By the early 1970s, research by psychiatrists from across developing countries was sufficient to prompt The British Journal of Psychiatry to commission a series of review articles: Carlos A. Leon on psychiatry in Latin America, J. S. Neki on psychiatry in South-East Asia and German on psychiatry in sub-Saharan Africa. 7 Published in 1972, German’s article synthesised two decades of research by African and expatriate psychiatrists that overwhelmingly showed the fallacies of research by colonial psychiatrists. While he noted serious problems with the methodology of some studies, the overwhelming picture of psychiatry in Africa was that of similarity to other parts of the world. The prevalence of mental illness ‘seems much the same as elsewhere’, he noted: ‘schizophrenia, manic-depressive disorder and organic psychoses exist in their familiar forms, although in different proportions; neurotic illness is widespread, although little studied; psychogeriatric problems are beginning to appear’. 8 Where there were differences, they were mainly in behaviour and personality changes, as well as the emphasis placed on physical, as opposed to psychological symptoms. Rather than reflecting racial difference, then, the clinical picture of mental illness seemed to be determined by ‘physiological deprivations and physical disease’ as well as ‘cultural differences and widespread illiteracy’. 9 As a body of evidence, such ideas about mental illness suggested that provision for the mentally ill in existing mental hospitals was inadequate, but offered no easy answers as to how far psychiatry in developing countries should differ from that in Europe and the USA. Rather, it highlighted the potential strain being placed on a small number of trained psychiatrists, which was only likely to increase in the future. As G. M. Carstairs, President of the World Federation for Mental Health (WFMH), stressed in 1972, what was clear, was that as ‘the presence of psychiatric morbidity becomes more apparent’ in developing countries, so ‘the limitations of medically-trained manpower also come to be recognized’. 10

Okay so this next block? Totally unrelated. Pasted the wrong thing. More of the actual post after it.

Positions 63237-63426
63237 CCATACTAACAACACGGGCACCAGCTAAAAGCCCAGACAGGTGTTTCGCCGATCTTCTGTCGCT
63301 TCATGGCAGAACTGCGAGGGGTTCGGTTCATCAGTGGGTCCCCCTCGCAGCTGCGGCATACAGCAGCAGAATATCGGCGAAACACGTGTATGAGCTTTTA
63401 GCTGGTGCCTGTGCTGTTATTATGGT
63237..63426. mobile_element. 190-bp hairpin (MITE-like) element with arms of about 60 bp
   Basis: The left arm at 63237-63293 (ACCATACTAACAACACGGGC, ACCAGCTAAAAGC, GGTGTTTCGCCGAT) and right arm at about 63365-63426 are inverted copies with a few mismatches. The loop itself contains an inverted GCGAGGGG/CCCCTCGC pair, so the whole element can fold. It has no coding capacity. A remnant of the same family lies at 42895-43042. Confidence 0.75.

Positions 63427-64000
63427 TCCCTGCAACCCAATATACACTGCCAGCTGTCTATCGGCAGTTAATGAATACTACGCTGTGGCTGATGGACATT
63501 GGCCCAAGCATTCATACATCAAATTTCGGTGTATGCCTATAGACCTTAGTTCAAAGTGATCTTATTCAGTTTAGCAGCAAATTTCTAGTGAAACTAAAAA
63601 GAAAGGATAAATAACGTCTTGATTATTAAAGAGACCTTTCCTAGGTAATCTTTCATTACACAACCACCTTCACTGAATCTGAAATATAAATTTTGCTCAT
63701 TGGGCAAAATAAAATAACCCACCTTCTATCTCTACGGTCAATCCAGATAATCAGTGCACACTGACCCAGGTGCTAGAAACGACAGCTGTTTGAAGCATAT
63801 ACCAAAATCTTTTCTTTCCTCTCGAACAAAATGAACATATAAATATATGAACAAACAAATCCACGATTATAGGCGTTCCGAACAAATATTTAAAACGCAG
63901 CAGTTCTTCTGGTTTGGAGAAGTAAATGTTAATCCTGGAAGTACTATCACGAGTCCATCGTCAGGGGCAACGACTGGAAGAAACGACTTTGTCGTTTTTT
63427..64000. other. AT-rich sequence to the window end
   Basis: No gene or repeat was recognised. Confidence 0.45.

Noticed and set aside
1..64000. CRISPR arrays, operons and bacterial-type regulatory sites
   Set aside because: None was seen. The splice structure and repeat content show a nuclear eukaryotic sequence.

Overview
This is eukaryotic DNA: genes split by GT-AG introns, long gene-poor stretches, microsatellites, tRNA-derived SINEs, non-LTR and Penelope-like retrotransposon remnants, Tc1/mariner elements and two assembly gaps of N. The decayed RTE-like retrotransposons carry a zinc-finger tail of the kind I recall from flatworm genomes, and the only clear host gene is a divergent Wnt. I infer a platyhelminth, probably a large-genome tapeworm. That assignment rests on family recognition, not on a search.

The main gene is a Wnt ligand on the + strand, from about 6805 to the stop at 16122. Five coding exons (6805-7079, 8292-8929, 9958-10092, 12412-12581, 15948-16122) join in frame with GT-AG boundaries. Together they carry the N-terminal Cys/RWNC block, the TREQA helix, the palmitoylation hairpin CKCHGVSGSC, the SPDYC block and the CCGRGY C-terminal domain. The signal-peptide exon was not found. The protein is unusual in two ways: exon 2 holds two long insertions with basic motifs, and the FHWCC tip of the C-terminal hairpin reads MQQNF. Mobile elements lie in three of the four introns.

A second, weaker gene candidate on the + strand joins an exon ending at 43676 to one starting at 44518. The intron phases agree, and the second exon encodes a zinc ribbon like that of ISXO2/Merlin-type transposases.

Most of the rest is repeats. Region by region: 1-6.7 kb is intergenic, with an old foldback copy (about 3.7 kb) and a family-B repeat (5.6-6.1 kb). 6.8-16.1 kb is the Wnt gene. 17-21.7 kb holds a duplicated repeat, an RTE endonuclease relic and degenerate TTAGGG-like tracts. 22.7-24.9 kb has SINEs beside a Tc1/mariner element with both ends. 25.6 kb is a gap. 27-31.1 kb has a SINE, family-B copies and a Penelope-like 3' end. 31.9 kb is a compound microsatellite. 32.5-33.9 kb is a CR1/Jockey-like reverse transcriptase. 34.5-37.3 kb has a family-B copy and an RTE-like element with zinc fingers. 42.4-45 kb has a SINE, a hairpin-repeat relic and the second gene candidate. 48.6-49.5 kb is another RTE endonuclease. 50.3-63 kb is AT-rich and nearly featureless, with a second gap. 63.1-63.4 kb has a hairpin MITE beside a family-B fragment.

The transnational and global context of research was crucial in stimulating the reorganisation of psychiatric services in Uganda. Yet the direction this took, and the ability of psychiatrists to effect change, cannot be separated from the political context of development and nation building. In Uganda, the colonial government had since the Second World War pursued ‘development’ largely through the ‘modernising’ projects of state-led industrialisation and the diversification of the agricultural sector. 11 After Independence in 1962, the Uganda Government, under Milton Obote, similarly prioritised industrialisation, but with a much keener sense of the need to overcome the inequitable distribution of wealth and power, particularly between urban and rural areas. Here, the differences were stark: between 1960–1969, peasants in remote rural areas earned approximately 305–355 shillings a year, 1% of that of a senior civil servant, and five times less than the average worker in Buganda, in central Uganda. 12 While the Uganda Government did little to address high government wages, they aimed to combat poverty through an ambitious expansion of social, educational, medical and health services through the 1960s. 13 The First Five-Year Development Plan (1962) spoke of their intention ‘to develop educational facilities on such a scale and in such a way as to provide for every child, regardless of the social or economic circumstances of parents’, and ‘to provide a comprehensive national health service available to all citizens regardless of means’. 14 The investment needed to develop services in such a way was prohibitive, however, not only financially, but also logistically, as increasing demand for medical and health services strained manpower resources. Pressure on services in urban centres, too, similarly grew as Ugandans flocked to the towns following Independence, putting further constraints on rural development plans. 15 Here, psychiatry was just one voice at a time when multiple different services were competing for centrality within the development priorities of the nation. Addressing the same meeting of psychiatrists at Makerere at which German had articulated the ‘psychiatry of poverty’, the Deputy Minister of Health, S. W. Uringi, asked if it was possible ‘to so modify traditional psychiatric activity that, by making use of resources which are available in developing populations, adequate services can be provided more cheaply than has been the case in the past?’ 16 Declaring mental hospitals to be an expensive means of keeping people out of sight, he urged psychiatrists to consider other ways of deploying psychiatric personnel: ‘What level of training do they require? What facilities do they need? What resources already exist in the community which can be utilised and adapted to minimise expenditure?’ 17